Find Out What Your Path Is – Osho

Will you please tell us why Krishnamurti is against techniques, whereas Shiva is for so many techniques. 

Being against techniques is simply a technique. Not only Krishnamurti is using that technique, it has been used many times before. It is one of the oldest techniques, nothing is new about it.

Two thousand years ago Bodhidharma used it. He introduced into China what is now known as Chan or Zen-Buddhism. He was a Hindu monk, a monk from India. He believed in no-technique. Zen is based on no-technique. Zen masters say that if you do something you will miss, because who will do? You? You are the disease, and out of you nothing else can be born. Who will make the effort? Your mind, and your mind has to be destroyed – and you cannot destroy the mind itself with help from the mind. Whatsoever you do, your mind will be more strengthened.

So Zen says there is no technique, no method, there is no scripture and there can be no guru. But the beauty is that Zen has created the greatest of gurus and Zen masters have written the best scriptures in the world. And through Zen thousands and thousands of people attained nirvana – but they say there is no technique.

So it has to be understood that no-technique is really one of the foundational techniques. The emphasis is on “no” so that your mind is negated. Mind can have two attitudes – yes or no. These are the two possibilities, the two alternatives, just as they are in everything. No is the feminine and yes is the male. So you can use the method of no, or you can use the method of yes. If you follow the method of yes, then there are many methods – but you have to say yes and there can be many yes’s. If you follow no, then there are not many methods, only one, because there cannot be many no’s.

Look at this point: there are so many religions in the world, so many types of theists. There are at least three hundred religions in existence right now. So theism has three hundred temples, churches, scriptures. But there is only one type of atheism, there cannot be two. Atheists have no sects. When you say there is no God, the thing is finished. You cannot differentiate between two no’s, you cannot make any difference. But when you say, “Yes there is God,” then there is a possibility of difference.

Because my yes will create my own God and your yes will create your own God. Your yes may be said to Jesus, my yes may be said to Krishna – but when you say no, then all no’s are similar. That is why on the earth there are no sects in atheism.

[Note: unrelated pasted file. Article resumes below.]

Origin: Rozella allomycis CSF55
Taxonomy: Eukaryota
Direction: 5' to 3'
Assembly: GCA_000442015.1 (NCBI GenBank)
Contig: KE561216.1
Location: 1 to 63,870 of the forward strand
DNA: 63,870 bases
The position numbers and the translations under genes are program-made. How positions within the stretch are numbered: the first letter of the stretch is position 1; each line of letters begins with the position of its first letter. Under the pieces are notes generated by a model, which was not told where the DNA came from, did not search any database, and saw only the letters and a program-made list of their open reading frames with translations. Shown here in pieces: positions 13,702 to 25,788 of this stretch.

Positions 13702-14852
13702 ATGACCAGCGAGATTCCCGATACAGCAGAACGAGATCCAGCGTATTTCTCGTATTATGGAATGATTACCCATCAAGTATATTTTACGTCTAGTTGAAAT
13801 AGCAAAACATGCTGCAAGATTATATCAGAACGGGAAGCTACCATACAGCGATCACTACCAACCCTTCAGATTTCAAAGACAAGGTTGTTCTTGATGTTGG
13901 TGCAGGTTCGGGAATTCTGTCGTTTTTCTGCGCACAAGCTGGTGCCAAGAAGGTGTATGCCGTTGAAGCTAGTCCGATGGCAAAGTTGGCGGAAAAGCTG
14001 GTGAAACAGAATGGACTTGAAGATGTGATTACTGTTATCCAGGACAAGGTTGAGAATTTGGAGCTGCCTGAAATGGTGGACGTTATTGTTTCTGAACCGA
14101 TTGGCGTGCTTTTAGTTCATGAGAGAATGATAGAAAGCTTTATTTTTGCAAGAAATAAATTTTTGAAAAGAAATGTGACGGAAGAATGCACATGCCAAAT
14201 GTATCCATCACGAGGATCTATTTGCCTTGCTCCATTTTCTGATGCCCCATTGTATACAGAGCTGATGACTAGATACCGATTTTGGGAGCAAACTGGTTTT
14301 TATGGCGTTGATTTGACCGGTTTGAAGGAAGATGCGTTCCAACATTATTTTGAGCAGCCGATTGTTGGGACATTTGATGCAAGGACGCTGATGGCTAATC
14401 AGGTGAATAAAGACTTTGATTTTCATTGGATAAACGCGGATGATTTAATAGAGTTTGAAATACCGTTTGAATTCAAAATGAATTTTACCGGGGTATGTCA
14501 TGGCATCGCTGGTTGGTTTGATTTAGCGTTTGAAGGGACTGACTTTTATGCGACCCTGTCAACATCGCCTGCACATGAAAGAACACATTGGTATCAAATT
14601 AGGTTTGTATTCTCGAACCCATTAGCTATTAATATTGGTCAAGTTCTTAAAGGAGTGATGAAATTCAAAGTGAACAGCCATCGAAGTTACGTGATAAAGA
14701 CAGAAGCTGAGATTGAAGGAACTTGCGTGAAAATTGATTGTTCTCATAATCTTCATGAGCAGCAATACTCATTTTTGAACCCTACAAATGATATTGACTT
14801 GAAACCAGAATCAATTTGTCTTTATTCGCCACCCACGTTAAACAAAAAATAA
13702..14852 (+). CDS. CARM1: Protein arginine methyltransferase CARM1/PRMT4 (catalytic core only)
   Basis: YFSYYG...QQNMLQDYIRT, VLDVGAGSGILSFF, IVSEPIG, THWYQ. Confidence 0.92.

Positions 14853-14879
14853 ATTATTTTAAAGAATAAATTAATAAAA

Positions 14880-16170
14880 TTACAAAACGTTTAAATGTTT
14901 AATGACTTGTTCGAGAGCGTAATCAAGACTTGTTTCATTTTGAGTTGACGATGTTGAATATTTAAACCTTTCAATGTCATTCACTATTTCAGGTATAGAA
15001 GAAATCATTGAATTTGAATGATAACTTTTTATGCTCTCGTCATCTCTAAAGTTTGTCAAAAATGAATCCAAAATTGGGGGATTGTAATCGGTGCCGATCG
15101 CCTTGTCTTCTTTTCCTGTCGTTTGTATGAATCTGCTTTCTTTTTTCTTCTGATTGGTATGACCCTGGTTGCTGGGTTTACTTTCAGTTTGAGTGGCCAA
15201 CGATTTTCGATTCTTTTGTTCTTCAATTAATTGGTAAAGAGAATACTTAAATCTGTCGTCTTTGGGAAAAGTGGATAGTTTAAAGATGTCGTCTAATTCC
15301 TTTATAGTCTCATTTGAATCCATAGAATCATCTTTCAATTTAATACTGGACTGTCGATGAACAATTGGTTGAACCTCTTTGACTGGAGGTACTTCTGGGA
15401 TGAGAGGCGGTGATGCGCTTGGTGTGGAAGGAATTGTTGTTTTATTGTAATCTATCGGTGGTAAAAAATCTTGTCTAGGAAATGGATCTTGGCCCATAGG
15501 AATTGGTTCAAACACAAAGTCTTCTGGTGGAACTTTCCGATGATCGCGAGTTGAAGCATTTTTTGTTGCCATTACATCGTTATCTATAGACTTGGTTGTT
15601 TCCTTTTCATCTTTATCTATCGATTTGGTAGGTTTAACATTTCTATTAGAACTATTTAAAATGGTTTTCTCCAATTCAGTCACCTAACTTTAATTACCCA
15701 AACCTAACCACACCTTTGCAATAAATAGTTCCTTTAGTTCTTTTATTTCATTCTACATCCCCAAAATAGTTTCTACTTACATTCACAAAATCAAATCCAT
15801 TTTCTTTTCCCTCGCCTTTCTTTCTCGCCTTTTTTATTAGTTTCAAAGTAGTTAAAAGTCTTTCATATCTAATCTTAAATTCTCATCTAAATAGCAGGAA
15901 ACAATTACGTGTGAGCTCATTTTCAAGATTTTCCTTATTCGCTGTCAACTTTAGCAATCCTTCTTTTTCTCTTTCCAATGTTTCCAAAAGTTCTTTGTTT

Atheists are all alike. They don’t have any scripture; they don’t have any church. When they don’t have any positive attitude there is nothing to differ about, a simple no is enough. The same has happened about techniques: no has only one technique, yes has one hundred and twelve, or many more even are possible. You can create new combinations.

Someone has said that the method I teach, the dynamic method of meditation, is not included in these one hundred and twelve methods. It is not included because it is a new combination, but all that is in it is there in the hundred and twelve methods. Some parts are in one technique, some other part is in some other technique. These hundred and twelve are the basic methods. You can create thousands out of them. There is no end to it. Any number of combinations is possible.

But those who ay there is no method can have only one method. You cannot create much out of no. So Bodhidharma, Lin Chi, Bokuju, Krishnamurti, have only one method. Really Krishnamurti comes just after a succession of Zen masters. He is talking Zen. Nothing is new about it. But Zen always looks new, and the reason is because Zen doesn’t believe in scriptures, doesn’t believe in tradition, doesn’t believe in techniques.

So whenever no arises again it is fresh and new. Yes believes in tradition, in scriptures, in masters.

Whenever yes is there, it will have a long beginningless tradition. Those who have said yes, Krishna or Mahavir, they go on saying that they are not saying anything new. Mahavir says, “Before me twenty-three teerthankaras have taught the same.” And Krishna says, “Before me, this seer gave this message to that seer, that seer gave the message to that and it has been coming down. I am not saying anything new.”